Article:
kiatigers.gifWith the winter meetings over, the hall of fame debates dying down, and all the interesting free agents already signed, we figured there’s no better way to liven up the early January baseball doldrums than with a Jose Lima update!

After going 0-3 with an 8.79 ERA in four starts for the Mets in 2006, Lima took his show on the road, playing last season for the Saraperos de Saltillo of the Mexican League. But Mexico is pretty close to America, andjoselima.jpg Lima was already well known in the Spanish-speaking world, so his arrival really couldn’t have been all that more exciting, beyond the naturally high levels of excitement that accompany any Jose Lima start.

But now Lima is set to introduce a whole new continent to his spicy Latin singing, his gravity-defying wife, his incurable genital herpes, and his 80-mph fastball.

Yes it’s true, the Kia Tigers, cellar dwellers of the Korean League, are on the verge of signing Lima to become their new ace. According to the Korea Times, “The Tigers hope that Lima could be a top-of-the-rotation starter for them.”

joselima2.jpgLima would be the crown jewel in an offseason in which the Tigers have also signed fellow Major League castoffs Wilson Valdez, Jae-Weong Seo, and Hee-Seop Choi. I suppose it says something about just how bad the Kia Tigers and/or Korean baseball are that they are hoping that Wilson Valdez, who hit .211/.254/.277 in 256 major league at-bats can be “a power threat to protect Choi and Lee Hyun-gon at the heart of the batting order.”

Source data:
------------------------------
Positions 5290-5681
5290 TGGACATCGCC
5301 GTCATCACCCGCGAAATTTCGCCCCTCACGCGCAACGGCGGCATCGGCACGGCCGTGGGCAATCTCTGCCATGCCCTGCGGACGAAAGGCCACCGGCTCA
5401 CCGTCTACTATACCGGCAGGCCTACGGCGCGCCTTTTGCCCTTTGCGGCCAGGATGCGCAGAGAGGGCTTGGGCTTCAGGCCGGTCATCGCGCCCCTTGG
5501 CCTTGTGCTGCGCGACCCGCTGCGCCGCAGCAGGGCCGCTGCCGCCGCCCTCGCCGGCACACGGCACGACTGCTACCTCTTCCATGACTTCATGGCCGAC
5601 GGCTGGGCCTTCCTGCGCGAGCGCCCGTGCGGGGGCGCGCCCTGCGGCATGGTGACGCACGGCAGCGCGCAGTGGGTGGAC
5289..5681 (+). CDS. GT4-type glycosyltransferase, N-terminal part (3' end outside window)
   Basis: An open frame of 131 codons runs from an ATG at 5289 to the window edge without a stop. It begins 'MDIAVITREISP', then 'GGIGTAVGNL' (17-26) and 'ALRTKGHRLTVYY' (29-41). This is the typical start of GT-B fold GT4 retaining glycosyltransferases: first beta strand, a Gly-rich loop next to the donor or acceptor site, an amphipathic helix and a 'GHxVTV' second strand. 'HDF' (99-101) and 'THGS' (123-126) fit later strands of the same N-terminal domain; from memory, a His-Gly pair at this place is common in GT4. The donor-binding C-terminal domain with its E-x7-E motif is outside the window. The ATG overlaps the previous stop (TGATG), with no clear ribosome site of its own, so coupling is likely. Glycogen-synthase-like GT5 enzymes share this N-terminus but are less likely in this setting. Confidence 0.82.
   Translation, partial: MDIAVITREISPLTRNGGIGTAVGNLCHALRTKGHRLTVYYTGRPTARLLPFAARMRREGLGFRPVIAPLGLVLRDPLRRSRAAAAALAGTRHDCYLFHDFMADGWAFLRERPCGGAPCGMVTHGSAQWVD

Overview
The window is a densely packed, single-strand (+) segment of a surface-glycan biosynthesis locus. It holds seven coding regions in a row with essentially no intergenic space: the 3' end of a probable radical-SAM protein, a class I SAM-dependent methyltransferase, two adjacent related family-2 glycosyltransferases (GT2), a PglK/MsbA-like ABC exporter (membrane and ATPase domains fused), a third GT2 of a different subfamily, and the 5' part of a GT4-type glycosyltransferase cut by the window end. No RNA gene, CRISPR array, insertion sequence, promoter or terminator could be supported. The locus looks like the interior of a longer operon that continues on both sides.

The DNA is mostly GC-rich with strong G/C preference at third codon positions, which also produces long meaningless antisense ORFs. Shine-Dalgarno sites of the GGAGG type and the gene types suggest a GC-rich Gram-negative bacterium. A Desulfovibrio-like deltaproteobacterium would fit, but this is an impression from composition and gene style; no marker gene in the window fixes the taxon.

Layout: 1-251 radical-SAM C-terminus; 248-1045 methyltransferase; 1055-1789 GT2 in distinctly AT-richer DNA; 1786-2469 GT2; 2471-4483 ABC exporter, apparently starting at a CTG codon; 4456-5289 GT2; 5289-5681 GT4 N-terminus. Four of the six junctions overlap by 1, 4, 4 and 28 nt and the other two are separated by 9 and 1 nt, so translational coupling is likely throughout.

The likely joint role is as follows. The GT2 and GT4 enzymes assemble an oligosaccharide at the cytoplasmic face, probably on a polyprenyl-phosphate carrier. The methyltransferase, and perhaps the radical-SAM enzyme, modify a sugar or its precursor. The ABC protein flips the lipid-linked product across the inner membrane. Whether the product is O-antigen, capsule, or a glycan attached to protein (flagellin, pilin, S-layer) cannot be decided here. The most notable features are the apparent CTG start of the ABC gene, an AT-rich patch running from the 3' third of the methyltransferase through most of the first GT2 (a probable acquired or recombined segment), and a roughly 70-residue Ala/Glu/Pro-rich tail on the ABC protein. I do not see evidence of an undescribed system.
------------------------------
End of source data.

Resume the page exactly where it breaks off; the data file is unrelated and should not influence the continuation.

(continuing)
Also of note is the fact that all four of the new players recently played for the Los Angeles Dodgers. If the Tigers are still looking for another pitcher, I’m pretty sure Mark Hendrickson is still a free agent.

In any case, it’s clear that once Lima Time hits, Korea will never be the same. Or as the Koreans will soon be saying:

?? ??! Believe it!

3 Responses to ““Lima Time” headed for unsuspecting new shores”

  1. Actually Kia is the most winningest team in Korean baseball history. They aren’t perenial cellar dwellers at all.

    Korean baseball is about equal to Double A baseball in the states. Japan is about equal to Triple A. Valdez had an .OBP over .400 OBP in Las Vegas last year. He’ll be pretty good in Korea.

  2. korean_baseball_fan says:

    I know both korean baseball and MLB. In my opinion, roughly speaking, korean baseball league is between AA and AAA while japanese baseball league is between AAA and MLB. But this does not mean that all AAA players will play well at korea nor that all MLB players will be MVPs at japan. They have different styles. You must know that some top AAA players who played in korean league were ejected after a couple of months because of their poor performances.

  3. I wish for play in Japan.
    The death is regrettable.

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